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Legrand v. Weber

Supreme Court of South Dakota

October 1, 2014

JOHN LEGRAND, Petitioner and Appellant,
v.
DOUGLAS WEBER, Warden, South Dakota State Penitentiary, Respondent and Appellee

Considered on Briefs August 25, 2014

Page 122

APPEAL FROM THE CIRCUIT COURT OF THE THIRD JUDICIAL CIRCUIT BEADLE COUNTY, SOUTH DAKOTA. THE HONORABLE ROBERT L. TIMM, Judge.

JEFF LARSON, Sioux Falls, South Dakota Attorney, for petitioner, and appellant.

MARTY J. JACKLEY, Attorney General, KIRSTEN E. JASPER, Assistant Attorney General, Pierre, South Dakota, Attorneys for respondent, and appellee.

WILBUR, Justice. GILBERTSON, Chief Justice, and KONENKAMP, ZINTER and SEVERSON, Justices, concur.

OPINION

Page 123

WILBUR, Justice

[¶1] John LeGrand, serving a 40-year sentence for a conviction of first-degree manslaughter, appeals the habeas court's judgment and order denying his application for a writ of habeas corpus. LeGrand claims that (1) his guilty plea was constitutionally deficient; (2) he was denied due process of law and his right to a jury trial when the circuit court denied his motion to withdraw his guilty plea; and (3) he was

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denied his right to effective assistance of counsel. We affirm the habeas court.

Background

[¶2] John LeGrand, an independent building contractor, lived in a trailer park in Huron, South Dakota with his wife and three children. On the morning of April 16, 2009, LeGrand's employee R.J. Hein confronted LeGrand about unpaid wages. A short time later, LeGrand was driving when a vehicle in the opposite lane turned and purposefully blocked LeGrand's path. Hein exited the other vehicle and approached LeGrand's vehicle. As LeGrand accelerated to avoid Hein, Hein slipped on the road. LeGrand testified that he believed he ran over Hein's leg. Later that day, a mutual friend told LeGrand that Hein was upset and that " there was going to be problems."

[¶3] Around 5:30 that evening, Hein arrived at LeGrand's trailer while LeGrand, his wife, and his two youngest children were at home. LeGrand testified that he equipped himself with a loaded shotgun out of fear and confronted Hein at the front of his home. As LeGrand approached Hein, Hein charged into his home with a knife. LeGrand fired four shots at Hein fatally wounding him. LeGrand alleged that all of the shots occurred in the hallway of his home. Law enforcement discovered Hein's body on the driveway.[1] Two knives were found on Hein's person and a third knife was found near him on the entry to LeGrand's home. Autopsy reports indicate that, at the time of Hein's death, Hein had a 0.30 blood alcohol content level.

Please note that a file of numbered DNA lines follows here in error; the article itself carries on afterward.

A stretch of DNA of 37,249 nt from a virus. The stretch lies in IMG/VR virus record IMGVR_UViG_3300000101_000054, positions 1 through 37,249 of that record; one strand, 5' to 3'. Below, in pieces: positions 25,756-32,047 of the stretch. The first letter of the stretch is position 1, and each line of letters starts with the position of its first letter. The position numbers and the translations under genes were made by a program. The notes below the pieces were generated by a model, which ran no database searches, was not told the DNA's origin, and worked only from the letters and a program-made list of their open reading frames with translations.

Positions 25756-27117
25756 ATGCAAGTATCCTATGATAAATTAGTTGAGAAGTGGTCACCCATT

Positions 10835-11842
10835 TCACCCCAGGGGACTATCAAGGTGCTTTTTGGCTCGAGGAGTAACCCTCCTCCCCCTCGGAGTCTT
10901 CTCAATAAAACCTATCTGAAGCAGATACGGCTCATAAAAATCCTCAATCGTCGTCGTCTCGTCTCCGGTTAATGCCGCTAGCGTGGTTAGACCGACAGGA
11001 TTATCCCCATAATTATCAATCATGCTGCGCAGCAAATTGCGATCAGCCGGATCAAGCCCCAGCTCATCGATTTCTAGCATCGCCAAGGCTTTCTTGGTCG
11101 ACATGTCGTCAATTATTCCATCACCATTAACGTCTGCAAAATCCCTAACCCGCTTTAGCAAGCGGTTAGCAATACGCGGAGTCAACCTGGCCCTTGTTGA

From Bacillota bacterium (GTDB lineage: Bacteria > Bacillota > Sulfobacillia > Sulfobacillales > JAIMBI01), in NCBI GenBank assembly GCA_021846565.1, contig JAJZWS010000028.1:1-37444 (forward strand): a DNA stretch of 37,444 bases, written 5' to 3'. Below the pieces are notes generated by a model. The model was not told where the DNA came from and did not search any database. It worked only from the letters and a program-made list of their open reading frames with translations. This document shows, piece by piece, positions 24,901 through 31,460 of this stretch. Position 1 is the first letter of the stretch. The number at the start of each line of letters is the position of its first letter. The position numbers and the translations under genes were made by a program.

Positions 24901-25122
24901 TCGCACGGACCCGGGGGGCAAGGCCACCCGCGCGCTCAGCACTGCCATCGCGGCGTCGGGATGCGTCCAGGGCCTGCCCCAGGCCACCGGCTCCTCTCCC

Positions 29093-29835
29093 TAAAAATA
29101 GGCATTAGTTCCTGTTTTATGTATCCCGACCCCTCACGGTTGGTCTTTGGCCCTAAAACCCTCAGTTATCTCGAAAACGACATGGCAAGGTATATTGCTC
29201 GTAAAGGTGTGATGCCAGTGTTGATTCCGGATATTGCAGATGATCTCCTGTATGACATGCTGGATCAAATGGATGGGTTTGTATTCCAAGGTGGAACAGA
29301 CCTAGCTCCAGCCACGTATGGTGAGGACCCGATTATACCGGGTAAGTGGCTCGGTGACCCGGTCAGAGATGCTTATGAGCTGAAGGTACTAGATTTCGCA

[¶4] On July 29, 2009, a Beadle County Grand Jury indicted LeGrand for murder in the second degree, manslaughter in the first degree, and possession of a firearm by a felon. LeGrand received court-appointed counsel. A year later, on July 14, 2010, LeGrand was arrested in Meade County for nine new crimes, including two counts of distribution of a controlled substance to a minor, distribution of marijuana, and possession of a controlled drug or substance and marijuana.[2]

[¶5] On September 8, 2010, LeGrand signed a plea agreement covering the charges in both Beadle and Meade Counties. The plea agreement provided that LeGrand plead guilty to manslaughter in the first degree and that LeGrand waive " any affirmative defense, including self-defense, and any claims of excusable or justifiable homicide. . . ." The plea agreement further stipulated that the State would recommend a sentence not in excess of 40 years and not fewer than 30 years.[3] That same day, LeGrand appeared before the Honorable Vincent A. Foley to plead guilty to the counts agreed upon in the plea agreement. Judge Foley discussed with LeGrand, in extensive detail, his statutory and constitutional rights, and then explained to LeGrand that he would be

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waiving certain rights.[4] At one point, Judge Foley asked LeGrand about his motivation for entering the plea agreement, and LeGrand responded " [b]ecause of the other charges . . . [i]n Meade County." LeGrand stated that he thought the plea agreement was a fair compromise.

[¶6] LeGrand acknowledged to the court that he understood the plea agreement, he had the opportunity to review the document fully, he did in fact review the document with his attorneys, his attorneys explained the relevant legal terms to him, and he did not have any questions about the document. LeGrand stated that he was 42 years of age, understood English, and held a high-school diploma. Judge Foley asked LeGrand if he was presently on any medication. LeGrand responded that he was on anxiety medication and that it helped him understand the proceedings and function day-to-day. LeGrand signed the plea agreement and pleaded guilty to manslaughter in the first degree. Judge Foley determined that LeGrand's guilty plea was voluntary, knowing, and intelligent.

[¶7] On October 18, LeGrand filed a motion to withdraw his guilty plea and submitted an affidavit to the court. The affidavit explained that LeGrand wanted to withdraw his guilty plea because, after consideration, he believed that he had a valid defense of self-defense. The circuit court acknowledged that defense was indeed tenable, but ultimately, the court found that the motion to withdraw was simply a " change in mind." On December 20, 2010, the circuit court denied LeGrand's motion to withdraw his guilty plea.[5]